The White Methodist Episcopal Church
To understand the role of religion in the lives of African Americans during the Reconstruction era, it is important to take a step back and discuss the role of religion in the lives of slaves in the Antebellum period. This approach will illuminate the reasons behind the African American’s break with the white Christian Church. The messages espoused in the white Christian Church revolved around obedience to God, one’s master. Clearly, the theoretical underpinning of this message was for slaves to obey their white masters. This conspicuous message of intolerance was anachronistic during the Reconstruction era. The Methodist Church was founded on a different premise with regard to its treatment of black congregants. African Americans played an integral role in Methodism from its inception. Early in its founding, Methodism was unique in that it held firmly to the notion that members and clergy of the church should not own slaves. John Wesley, the founder of Methodism was staunchly against slavery. Notwithstanding, this anti-slavery position generated much conflict when slavery became the foundation for society’s economic success. In short, Methodism was inevitably impacted by the pervasive influence of racism and segregation.
Segregation in the Methodist Church became prevalent as the number of blacks participants increased. Black members were constricted to segregated galleries and pews of the church as a stark symbol of their segregation. In “Freed, But Not Free: The Grievances of the Afro-American,” the author D.E. Tobias illustrates the demoralizing aspect of the “color line” within the white Christian church. He condemns this “color line” as the physical demarcation of black inferiority which forced them to sit in separate galleries or behind the organ. Blacks were seen as categorically unequal in the Methodist Church. Baldwin writes that white Methodists blatantly denied the notion that segregating black worshippers was “terribly immoral and unchristian,” however to black Methodists, it was clear “that segregation in worship was contrary to divine principles as set forth in the Bible” (Baldwin, 26). Race was at the epicenter of the A.M.E. Church as Bishop Woodie White asserts that the religion came to be “defined more by race than theological or doctrinal difference” (Melton, ix).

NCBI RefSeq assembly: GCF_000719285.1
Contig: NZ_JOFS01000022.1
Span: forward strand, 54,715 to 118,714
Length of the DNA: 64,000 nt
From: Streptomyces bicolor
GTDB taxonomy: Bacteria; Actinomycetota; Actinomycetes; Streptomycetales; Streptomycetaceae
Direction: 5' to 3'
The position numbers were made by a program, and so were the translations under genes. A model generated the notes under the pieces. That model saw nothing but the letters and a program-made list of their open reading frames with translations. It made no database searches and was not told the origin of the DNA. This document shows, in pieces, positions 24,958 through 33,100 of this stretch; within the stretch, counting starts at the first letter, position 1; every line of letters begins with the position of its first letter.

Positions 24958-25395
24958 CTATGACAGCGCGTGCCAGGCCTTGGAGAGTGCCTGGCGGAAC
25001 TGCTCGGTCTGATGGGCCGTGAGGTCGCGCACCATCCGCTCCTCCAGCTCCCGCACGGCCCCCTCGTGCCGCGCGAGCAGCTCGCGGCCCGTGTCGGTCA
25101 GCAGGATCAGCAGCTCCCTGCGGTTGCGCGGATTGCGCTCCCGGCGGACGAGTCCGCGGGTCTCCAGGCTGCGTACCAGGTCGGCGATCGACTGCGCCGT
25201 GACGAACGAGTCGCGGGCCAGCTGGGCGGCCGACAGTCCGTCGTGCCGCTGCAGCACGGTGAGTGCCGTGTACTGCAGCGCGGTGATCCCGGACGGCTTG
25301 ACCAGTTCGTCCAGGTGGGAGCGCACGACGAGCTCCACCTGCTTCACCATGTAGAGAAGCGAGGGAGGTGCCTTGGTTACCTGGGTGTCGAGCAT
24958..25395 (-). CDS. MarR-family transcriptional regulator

By the 19th century, it had become apparent that while black leaders in the Methodist Episcopal Church had a sufficient degree of autonomy, ultimately their power was vested in the hands of white church leaders. White leaders lay at the top of the hierarchy within the Methodist Episcopal Church and blacks leaders were forced to look to white authorities to legitimate their leadership. As such, black ministers could not become fully ordained. The schism between blacks and whites in the church became readily apparent and the African Methodist Episcopal Church was established as a direct consequence of this challenge to white superiority in the church. At the end of the Civil War, independent black churches were essentially the only institutions entirely owned and controlled by black people. The African Methodist Church recognized the significant role it played in terms of assimilating the freed slaves who were previously members of white churches.